3-2-1-2020

Writing

23 December/Posted by aaronplaat

Reading Time: 4 minutes

With another new year around the corner, it’s time to look back and distill down a few lessons I encountered this year.

With a return to Ohio after nearly a decade away, I’ve spent a lot of this year reflecting on the journey the past decade has been. Barely past 30, I’ve had enough experiences to last some people many lifetimes.


One thing I’ve learned this year is the power of change. Everything changes in life. In fact, nothing is constant – except for death and taxes.

The most difficult chapters I’ve faced weren’t because they were accompanied by change. Rather, they were paired with my own fear and rigidity about what was around the corner. Instead of being a free spirit, I tried to control outcomes that weren’t in my power to dictate.

Pain. That caused a lot of pain.

It’s hard to watch some parts of life slip away. Yet, it only rubs salt into the wounds when you cling to memories, moments, and choices that are in the rearview mirror.


For most of my life, I’ve fought very hard to be successful. A younger me was flying down country roads in Ohio, shouting at the top of my lungs “I WANT IT ALL!”

An older me looks back at that young man and says:

“You’ve already got it, kid.”

I didn’t realize it at the time, but I was looking for recognition. I wanted to be seen, heard, experienced, and embraced.

This year, I realized this internal desire has already been granted by those closest to me – and it needed to come from myself. 

Accepting yourself, as you are, is one of those lessons that can take an entire lifetime to understand, yet a single moment to practice.

What changed most this year was re-evaluating things through the lens of gratitude. Not the sort of gratitude that used to look at my bank accounts and think “it is well” but the kind that comes when you look past external circumstances and realize you are rich. 

2019 was an incredibly difficult year for me, financially. I’ll lay that on the table to avoid any pretenses. I lost my tech job, burned through savings while traveling, and came back to the United States with only $20 in my pocket. True story.

That’s a story I’d like to tell my kids about someday. Because I will want them to know that anything is possible when you set your heart, mind, and soul into the opportunities you’ve been given – and have made for yourself.

The biggest transformation I encountered this year was finally recognizing what I offer the world around me – and embracing it.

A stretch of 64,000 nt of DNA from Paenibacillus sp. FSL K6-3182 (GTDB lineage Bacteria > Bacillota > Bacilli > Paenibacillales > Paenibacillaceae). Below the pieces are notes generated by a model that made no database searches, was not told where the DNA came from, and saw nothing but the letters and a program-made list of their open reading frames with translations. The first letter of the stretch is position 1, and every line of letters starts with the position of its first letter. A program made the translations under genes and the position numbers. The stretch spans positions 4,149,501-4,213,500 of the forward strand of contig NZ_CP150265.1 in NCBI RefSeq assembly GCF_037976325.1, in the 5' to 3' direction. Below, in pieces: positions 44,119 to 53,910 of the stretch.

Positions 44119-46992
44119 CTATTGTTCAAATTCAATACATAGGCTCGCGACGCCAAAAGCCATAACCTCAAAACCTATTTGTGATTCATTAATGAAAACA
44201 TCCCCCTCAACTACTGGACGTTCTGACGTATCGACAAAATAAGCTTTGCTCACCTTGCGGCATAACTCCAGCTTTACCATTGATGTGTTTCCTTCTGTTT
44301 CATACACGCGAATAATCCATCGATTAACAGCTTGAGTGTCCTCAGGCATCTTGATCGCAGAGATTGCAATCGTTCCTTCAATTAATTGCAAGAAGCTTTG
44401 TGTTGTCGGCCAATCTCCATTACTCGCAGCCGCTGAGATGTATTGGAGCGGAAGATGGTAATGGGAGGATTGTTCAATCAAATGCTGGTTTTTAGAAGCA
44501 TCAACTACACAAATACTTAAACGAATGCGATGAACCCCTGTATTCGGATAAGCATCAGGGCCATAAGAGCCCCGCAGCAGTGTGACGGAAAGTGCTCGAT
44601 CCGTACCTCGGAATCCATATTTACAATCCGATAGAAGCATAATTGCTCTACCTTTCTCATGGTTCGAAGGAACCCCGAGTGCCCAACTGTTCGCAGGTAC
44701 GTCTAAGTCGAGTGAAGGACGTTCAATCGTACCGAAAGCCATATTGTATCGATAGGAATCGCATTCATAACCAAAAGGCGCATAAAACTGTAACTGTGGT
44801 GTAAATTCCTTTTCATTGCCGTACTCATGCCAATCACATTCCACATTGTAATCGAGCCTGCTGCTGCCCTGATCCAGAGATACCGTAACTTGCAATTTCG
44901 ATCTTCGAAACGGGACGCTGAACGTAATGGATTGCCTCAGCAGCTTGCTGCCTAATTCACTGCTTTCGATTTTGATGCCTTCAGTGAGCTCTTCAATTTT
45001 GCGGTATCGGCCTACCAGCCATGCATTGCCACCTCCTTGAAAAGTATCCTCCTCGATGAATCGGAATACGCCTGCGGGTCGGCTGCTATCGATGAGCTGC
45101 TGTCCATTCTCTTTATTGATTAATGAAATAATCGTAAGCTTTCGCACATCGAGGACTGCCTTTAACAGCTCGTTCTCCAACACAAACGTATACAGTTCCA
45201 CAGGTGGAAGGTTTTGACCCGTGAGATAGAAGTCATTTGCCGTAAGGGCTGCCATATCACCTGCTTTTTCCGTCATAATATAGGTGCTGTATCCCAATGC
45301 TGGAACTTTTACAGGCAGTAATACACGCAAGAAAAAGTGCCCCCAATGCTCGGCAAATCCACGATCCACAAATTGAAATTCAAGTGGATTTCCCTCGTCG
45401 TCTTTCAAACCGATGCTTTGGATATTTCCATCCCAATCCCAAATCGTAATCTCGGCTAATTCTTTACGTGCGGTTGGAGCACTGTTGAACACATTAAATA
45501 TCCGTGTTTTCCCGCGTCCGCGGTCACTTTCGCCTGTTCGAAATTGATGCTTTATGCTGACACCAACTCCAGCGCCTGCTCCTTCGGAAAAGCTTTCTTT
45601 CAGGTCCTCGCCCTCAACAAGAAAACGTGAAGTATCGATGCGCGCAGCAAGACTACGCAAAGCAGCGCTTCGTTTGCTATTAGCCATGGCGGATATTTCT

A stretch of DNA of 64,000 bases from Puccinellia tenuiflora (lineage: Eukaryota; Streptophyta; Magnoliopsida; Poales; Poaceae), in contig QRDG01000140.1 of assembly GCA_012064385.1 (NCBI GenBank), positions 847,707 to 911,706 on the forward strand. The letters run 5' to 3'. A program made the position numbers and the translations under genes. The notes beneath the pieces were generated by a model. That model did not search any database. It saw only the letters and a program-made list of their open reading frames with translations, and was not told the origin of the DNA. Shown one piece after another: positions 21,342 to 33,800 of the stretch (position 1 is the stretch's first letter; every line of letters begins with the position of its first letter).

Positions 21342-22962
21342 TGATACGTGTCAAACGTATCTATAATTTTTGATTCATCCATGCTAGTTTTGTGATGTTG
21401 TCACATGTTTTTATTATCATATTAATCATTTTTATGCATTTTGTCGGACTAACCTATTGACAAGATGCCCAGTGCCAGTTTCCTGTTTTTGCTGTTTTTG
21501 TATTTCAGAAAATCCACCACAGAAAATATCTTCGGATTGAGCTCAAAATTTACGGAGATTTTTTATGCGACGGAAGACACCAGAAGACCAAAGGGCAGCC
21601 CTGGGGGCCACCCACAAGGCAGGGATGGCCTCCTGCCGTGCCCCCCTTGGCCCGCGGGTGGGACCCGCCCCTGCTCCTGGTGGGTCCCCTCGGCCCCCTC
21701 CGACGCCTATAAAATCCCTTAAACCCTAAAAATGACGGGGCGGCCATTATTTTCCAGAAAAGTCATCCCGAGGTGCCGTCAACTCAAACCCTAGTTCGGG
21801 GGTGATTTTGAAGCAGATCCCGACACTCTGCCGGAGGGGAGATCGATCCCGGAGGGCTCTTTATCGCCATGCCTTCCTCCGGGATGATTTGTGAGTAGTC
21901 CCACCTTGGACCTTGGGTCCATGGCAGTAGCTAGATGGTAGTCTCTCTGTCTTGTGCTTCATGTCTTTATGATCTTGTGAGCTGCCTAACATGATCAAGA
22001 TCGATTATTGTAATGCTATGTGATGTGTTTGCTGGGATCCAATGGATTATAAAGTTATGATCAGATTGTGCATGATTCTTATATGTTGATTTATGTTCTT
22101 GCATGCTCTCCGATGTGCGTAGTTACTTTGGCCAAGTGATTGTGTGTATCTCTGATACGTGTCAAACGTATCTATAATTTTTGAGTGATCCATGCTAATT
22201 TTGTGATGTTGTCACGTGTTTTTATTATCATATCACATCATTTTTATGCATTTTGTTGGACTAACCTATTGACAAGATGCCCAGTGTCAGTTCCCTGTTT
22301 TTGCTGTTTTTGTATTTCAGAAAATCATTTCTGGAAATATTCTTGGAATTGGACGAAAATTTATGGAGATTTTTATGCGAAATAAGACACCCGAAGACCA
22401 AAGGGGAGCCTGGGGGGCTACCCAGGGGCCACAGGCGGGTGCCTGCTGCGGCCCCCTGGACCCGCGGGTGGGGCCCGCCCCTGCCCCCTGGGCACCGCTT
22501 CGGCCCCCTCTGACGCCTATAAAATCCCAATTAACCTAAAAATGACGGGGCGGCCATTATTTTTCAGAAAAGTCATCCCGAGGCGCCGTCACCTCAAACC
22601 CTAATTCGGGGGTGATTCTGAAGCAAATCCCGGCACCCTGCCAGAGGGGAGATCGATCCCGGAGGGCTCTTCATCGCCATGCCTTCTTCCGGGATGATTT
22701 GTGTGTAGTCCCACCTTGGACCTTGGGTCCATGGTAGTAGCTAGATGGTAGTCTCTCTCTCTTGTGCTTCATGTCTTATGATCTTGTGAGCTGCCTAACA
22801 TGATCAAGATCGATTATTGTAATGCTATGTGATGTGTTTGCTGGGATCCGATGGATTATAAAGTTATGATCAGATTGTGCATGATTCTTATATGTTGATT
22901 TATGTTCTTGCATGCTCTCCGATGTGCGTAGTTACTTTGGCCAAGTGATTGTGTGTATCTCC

While overseas, what brought smiles to hordes of children wasn’t anything I had to offer financially. It was time. Presence. Sharing in their lives by investing the hours to be with them and see them as people – worthy of love, time, and unconditional respect.

I can still hear the rapturous joy coming from warungs in Bali when they saw their regular “bule” come in for a meal – or with a painting to leave behind.

These brief moments of joy were pivotal in undoing a lot of ego energy. I used to think I needed to have position, wealth, and power to help others in a meaningful way. Wrong.

What matters most is your heart – not your bank account. If you don’t have money – give a compliment, ear, or shoulder for somebody to cry on. Those little moments of healing will do far more good than you can imagine.

This year resulted in a newfound awareness of myself. Your entire world opens up when you realize it’s within you – to discover, create, and share with those around you.

Jesus said “the kingdom of heaven is at hand” – which I understand as the truth that heaven and hell are at your fingertips; you experience one or the other, depending on your perception of your circumstances.

I went through personal hell this year – far more than I like to admit. Many moments were spent questioning the very nature of my existence, purpose, and offering to the world.

Todays tears water tomorrows roses.

Last year, shortly after losing my job, I came home and sat at the counter of my apartment. Hands between my head, I asked the universe “Well, now what?”

“Create beautiful things – and help others.” it answered.

Using that mantra as a true north has been instrumental in navigating many difficult situations 2019 brought. Even in darkest moments, I’d look at the walls at artwork, which encouraged me that from nothing – something can emerge.

Today, I hope you find encouragement in your circumstances. Perhaps you’re looking at a bank account which seems to have gone on keto, or a work environment that seems to suck the life out of you. No matter your position, I hope you remember that you can discover beauty no matter where you are – and create it.

You are limitless. You are powerful. You are beautiful. You are irreplaceable. You are worth it. You are more than enough. As you are.

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